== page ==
And I know this might be amazing to you, but some people that do not speak English well, aren't lazy, stupid, good for nothing idiots.

    I lived in Switzerland for a stint when I was young. I am glad no one treated me like I must have the IQ of a rock because I did not speak perfect Swiss Deutsch.

    Honestly, the only place I have been frustrated by a order taker that can't speak English is at fast food joints - and there, you are getting what you pay for!

    I agree its frustrating, but I am guessing the person who takes orders at a fast food pizza place probably isn't getting paid top dollar.
    Quote Originally Posted by SuckerForHorses View Post
    What exactly is your point?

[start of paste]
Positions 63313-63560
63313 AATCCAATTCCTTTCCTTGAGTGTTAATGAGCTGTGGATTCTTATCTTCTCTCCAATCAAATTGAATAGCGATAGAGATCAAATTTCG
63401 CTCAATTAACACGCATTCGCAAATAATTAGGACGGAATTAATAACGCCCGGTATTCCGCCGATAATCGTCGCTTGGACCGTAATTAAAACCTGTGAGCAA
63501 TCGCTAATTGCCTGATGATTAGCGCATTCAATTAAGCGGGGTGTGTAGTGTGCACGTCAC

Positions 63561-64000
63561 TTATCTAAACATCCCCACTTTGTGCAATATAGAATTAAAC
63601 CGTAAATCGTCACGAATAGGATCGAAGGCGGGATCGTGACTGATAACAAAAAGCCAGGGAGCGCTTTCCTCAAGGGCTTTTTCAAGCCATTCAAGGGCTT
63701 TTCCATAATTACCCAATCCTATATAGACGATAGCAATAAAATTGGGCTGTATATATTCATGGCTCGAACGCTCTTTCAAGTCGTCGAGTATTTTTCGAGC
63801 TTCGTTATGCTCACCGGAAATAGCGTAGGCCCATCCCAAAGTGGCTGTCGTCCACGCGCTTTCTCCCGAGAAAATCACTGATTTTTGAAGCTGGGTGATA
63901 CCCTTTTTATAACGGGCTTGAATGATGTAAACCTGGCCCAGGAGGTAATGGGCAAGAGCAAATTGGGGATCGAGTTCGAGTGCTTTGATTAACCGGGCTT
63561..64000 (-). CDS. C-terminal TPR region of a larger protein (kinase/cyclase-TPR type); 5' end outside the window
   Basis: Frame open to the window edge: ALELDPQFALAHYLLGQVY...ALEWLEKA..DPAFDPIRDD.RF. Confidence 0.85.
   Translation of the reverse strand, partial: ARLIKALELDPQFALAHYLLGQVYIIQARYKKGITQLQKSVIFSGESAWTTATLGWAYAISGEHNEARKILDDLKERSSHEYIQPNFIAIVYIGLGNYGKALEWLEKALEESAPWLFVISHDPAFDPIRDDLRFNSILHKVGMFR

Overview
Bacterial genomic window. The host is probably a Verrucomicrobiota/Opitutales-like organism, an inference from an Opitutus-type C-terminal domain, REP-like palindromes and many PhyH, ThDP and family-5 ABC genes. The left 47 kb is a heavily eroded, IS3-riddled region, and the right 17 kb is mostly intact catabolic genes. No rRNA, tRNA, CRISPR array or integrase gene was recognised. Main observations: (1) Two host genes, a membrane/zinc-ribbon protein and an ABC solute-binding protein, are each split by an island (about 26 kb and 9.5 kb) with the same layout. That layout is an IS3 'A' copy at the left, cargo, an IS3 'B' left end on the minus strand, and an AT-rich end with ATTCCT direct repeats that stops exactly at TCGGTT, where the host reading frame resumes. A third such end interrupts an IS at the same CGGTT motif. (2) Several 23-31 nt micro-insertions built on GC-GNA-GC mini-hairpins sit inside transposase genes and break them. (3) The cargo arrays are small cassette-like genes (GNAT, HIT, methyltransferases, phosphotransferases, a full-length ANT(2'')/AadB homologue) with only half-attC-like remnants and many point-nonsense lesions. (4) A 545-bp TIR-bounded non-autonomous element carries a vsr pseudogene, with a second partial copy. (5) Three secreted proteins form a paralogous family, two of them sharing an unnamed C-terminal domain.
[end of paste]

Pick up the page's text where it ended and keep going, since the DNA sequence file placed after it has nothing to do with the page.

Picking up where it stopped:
You get what you pay for.


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  19. #59
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    Quote Originally Posted by Marshfield View Post
    Both of the Chinese places in the town next to me are apparently owned by hard working immigrants. Both places employ local folks (English as their first language) to deal with the phone.
    This is a good idea! Better for the customers, better for business. Do you think that those English as first language local folks get paid more or less than the immigrant, can't speak English employees?



  20. #60
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    Quote Originally Posted by JoZ View Post
    This is not a criticism because I know it's frustrating. But nobody under the age of 30 seems to have any knowledge of the "A as in apple" stuff. Particularly the ones that use older, less common words. Like "D as in delta". What's a Delta?
    NATO alphabet. Just tell them that and watch their heads spin. Because if they don't know what a delta is, they sure as hell won't know what NATO is.

    OP, next time just tell you want the a-hole special.
    __________________________